Henrietta Lacks & Me (and you)
Posted March 14, 2010on:
(I will return to the Susan T. Hessel Radiation countdown Monday after I resume my treatments; thus a different topic today)
For Saturday’s post, I wrote about inspirational women who lived long – AND well.
I hadn’t plan to write anything on Sunday, particularly since we had been in the Twin Cities for most of the weekend, but then I learned about Henrietta Lacks on the CBS Sunday Morning program.
Sadly, Henrietta did not live long – she died at age 31 of complications of cervical cancer in 1951. But her cancer cells were harvested – without her knowledge – for research at Johns Hopkins University in Baltimore, Maryland, where she was being treated.
Her cells have been called the foundation of modern medicine because they were the first ever that could be kept alive and grown.
In a Johns Hopkins Magazine article entitled, “Henrietta’s Dance,” her cells were described as “some of the strongest cells known to science–they reproduce an entire generation every 24 hours.”
Rachel Skloot quoted researcher Howard Jones as saying in 1971, “If allowed to grow uninhibited [HeLa cells] would have taken over the world by this time. This strength provided a research workhorse to irradiate, poison, and manipulate without inflicting harm; but it also meant research labs were only big enough for one culture: HeLa.” http://www.jhu.edu/jhumag/0400web/01.html
Her HeLa cells, as they are called, were used in testing the polio vaccine and for research about cancer, AIDS, impact of radiation and other drugs, gene mapping and much, much more. Her cells even went up in space to study the impact on them.
HeLa cells have spurred a multi-billion dollar industry, producing 50 million metric tons of her cells. The fortune apparently has been made through cells sold through pharmaceutical houses, not Johns Hopkins.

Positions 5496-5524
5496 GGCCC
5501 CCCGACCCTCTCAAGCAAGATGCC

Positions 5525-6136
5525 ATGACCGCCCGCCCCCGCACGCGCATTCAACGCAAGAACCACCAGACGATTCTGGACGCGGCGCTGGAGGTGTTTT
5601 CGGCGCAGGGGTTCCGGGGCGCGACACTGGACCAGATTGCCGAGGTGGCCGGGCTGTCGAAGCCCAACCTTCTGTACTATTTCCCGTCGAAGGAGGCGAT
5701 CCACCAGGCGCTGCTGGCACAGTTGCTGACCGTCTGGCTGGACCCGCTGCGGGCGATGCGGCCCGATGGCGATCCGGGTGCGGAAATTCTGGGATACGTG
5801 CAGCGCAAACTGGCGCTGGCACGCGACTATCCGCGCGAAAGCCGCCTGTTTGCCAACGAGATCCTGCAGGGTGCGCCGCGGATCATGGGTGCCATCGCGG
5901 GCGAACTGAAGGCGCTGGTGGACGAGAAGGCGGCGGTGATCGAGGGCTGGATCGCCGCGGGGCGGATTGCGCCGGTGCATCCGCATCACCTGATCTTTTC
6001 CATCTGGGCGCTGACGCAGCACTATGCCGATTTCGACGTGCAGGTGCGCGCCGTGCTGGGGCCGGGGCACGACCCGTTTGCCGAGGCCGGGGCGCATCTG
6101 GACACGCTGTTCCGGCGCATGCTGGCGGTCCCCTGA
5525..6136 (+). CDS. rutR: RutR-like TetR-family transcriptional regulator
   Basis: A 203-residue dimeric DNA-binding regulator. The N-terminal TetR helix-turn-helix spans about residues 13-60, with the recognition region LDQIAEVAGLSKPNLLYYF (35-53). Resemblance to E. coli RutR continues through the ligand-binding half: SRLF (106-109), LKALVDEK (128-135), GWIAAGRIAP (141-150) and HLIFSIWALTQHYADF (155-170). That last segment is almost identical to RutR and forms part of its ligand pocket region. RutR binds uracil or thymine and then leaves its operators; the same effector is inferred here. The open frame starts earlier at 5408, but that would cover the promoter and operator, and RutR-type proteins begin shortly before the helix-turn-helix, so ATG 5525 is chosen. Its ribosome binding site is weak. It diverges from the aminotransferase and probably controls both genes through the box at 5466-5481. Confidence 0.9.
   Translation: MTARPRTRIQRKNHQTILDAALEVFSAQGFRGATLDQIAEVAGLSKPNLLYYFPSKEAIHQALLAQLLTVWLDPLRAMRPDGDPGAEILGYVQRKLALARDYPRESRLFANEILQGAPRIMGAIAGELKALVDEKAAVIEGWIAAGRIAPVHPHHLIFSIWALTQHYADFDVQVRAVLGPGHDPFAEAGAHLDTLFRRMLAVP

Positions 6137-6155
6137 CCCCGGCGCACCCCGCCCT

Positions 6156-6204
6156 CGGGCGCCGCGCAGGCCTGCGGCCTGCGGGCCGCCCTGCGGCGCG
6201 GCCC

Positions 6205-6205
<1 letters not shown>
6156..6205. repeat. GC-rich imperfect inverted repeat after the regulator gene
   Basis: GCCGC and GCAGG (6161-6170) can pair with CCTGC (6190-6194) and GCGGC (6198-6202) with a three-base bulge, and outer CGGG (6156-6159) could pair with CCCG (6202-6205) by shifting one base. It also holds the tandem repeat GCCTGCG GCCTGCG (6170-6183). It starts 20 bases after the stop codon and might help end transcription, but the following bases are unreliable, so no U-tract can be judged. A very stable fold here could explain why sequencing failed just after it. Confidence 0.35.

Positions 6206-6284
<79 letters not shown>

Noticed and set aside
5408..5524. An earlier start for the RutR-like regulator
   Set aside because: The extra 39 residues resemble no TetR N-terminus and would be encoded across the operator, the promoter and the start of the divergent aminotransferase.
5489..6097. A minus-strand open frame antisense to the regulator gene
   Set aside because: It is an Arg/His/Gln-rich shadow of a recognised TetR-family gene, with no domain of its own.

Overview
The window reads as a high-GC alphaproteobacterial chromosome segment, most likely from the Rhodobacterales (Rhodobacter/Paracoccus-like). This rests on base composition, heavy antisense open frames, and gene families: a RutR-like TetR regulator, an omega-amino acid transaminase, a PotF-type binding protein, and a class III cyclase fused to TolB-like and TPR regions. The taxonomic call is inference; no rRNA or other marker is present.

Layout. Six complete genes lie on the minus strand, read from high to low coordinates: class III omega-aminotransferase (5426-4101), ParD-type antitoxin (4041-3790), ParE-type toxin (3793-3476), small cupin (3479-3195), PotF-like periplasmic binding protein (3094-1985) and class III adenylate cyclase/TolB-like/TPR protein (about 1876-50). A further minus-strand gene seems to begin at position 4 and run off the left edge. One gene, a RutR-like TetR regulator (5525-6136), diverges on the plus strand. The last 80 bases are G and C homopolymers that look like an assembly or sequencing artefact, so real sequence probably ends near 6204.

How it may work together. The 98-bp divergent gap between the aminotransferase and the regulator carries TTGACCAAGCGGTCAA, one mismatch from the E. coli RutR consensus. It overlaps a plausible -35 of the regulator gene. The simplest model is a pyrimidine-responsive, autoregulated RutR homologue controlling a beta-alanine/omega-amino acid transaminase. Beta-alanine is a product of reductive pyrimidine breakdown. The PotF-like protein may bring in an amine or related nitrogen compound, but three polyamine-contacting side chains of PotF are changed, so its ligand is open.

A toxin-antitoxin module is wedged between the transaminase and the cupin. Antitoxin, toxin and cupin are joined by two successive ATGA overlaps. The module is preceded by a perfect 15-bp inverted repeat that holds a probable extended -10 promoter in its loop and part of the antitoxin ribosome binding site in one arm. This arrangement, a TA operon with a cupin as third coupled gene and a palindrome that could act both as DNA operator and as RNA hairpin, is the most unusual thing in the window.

I’m looking forward to reading The Immortal Life of Henrietta Lacks, also by Rebecca Skloot. It blends the personal history of Mrs. Lacks and her family with the story of what her cells have done worldwide in medicine.
What is so amazing about her story is that her family had no idea this was going on for about 25 years after her death. They learned it only because her family was asked to participate in genetic studies. They were shocked and apparently frightened by the idea their beloved mother was kept alive in laboratories.
Her children have not received a single penny from all this research. And she is buried in an unmarked grave, which apparently will be corrected this spring.
To add insult to injury, two of her children have no health insurance. One is $100,000 in debt from heart bypass surgery.
Taking and using patient cells in this way is all but impossible now with the federal research regulations, which were not in effect in 1951. A university like Johns Hopkins would get in very big trouble for using cells without permission from the patient or family if he or she is unable to make that decision.
We also must be grateful for the contributions she made, albeit without her knowledge or permission. Apparently, a very giving woman, she probably would have said yes if given the courtesy to of being asked.
Perhaps your child’s diabetes, my cancer or your aunt’s heart disease is treated more effectively today because of Henrietta’s cells. Apparently, we all have or will benefit from this woman’s contributions. .
I am grateful for all of us that her cells have proven so beneficial – but the injustice of what was done to her and continues to be done to her family must be corrected.